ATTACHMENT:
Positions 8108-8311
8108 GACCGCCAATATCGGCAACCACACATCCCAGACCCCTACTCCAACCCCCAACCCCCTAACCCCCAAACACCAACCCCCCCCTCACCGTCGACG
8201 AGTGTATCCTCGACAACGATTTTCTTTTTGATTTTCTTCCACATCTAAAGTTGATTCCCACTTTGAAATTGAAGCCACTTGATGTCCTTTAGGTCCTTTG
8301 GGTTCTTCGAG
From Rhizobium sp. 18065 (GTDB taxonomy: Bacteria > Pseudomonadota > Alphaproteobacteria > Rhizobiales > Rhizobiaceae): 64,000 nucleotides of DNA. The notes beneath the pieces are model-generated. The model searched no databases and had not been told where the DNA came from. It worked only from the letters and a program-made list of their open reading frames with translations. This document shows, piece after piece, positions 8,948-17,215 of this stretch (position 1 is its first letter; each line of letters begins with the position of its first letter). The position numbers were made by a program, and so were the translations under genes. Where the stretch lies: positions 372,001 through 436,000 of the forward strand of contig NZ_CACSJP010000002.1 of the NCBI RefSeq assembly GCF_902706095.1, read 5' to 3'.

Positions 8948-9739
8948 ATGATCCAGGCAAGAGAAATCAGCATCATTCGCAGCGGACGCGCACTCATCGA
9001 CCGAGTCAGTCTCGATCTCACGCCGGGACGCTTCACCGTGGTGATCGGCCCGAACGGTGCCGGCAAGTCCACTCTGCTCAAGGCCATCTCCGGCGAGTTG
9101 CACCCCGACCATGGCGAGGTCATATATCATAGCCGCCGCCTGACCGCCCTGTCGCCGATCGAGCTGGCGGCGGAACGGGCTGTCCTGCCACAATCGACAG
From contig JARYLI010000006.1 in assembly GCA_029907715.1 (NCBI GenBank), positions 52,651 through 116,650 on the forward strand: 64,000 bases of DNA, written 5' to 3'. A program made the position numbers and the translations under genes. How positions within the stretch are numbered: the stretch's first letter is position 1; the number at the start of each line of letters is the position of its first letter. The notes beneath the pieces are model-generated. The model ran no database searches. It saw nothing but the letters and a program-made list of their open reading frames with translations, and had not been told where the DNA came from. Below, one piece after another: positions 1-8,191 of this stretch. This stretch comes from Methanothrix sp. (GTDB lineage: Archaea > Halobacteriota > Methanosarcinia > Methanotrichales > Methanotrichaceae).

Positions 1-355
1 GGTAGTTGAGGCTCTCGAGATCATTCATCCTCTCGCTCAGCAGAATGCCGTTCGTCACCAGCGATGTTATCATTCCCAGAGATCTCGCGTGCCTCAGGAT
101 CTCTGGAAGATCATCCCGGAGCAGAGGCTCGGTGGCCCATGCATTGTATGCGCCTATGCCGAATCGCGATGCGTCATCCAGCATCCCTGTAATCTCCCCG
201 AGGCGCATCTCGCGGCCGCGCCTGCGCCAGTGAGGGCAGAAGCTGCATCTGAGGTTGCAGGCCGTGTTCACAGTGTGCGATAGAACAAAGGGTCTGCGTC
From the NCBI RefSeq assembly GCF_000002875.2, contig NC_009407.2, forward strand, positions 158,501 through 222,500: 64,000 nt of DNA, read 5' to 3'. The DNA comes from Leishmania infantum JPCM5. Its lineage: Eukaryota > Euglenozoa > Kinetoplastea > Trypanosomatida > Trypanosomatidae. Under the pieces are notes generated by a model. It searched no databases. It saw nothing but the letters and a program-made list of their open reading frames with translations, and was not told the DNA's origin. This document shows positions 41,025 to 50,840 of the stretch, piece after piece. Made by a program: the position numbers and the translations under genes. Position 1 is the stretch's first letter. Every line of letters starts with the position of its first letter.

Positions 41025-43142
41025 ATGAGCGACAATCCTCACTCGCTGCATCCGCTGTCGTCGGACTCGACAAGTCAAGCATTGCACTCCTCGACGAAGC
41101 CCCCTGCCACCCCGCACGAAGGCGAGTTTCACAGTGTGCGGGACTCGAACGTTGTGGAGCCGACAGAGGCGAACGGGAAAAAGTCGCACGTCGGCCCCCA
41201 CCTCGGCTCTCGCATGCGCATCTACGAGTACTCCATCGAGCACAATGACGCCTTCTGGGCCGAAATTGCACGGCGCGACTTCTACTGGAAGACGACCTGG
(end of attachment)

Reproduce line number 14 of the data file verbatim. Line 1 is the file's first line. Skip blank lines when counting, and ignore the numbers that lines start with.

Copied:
201 AGGCGCATCTCGCGGCCGCGCCTGCGCCAGTGAGGGCAGAAGCTGCATCTGAGGTTGCAGGCCGTGTTCACAGTGTGCGATAGAACAAAGGGTCTGCGTC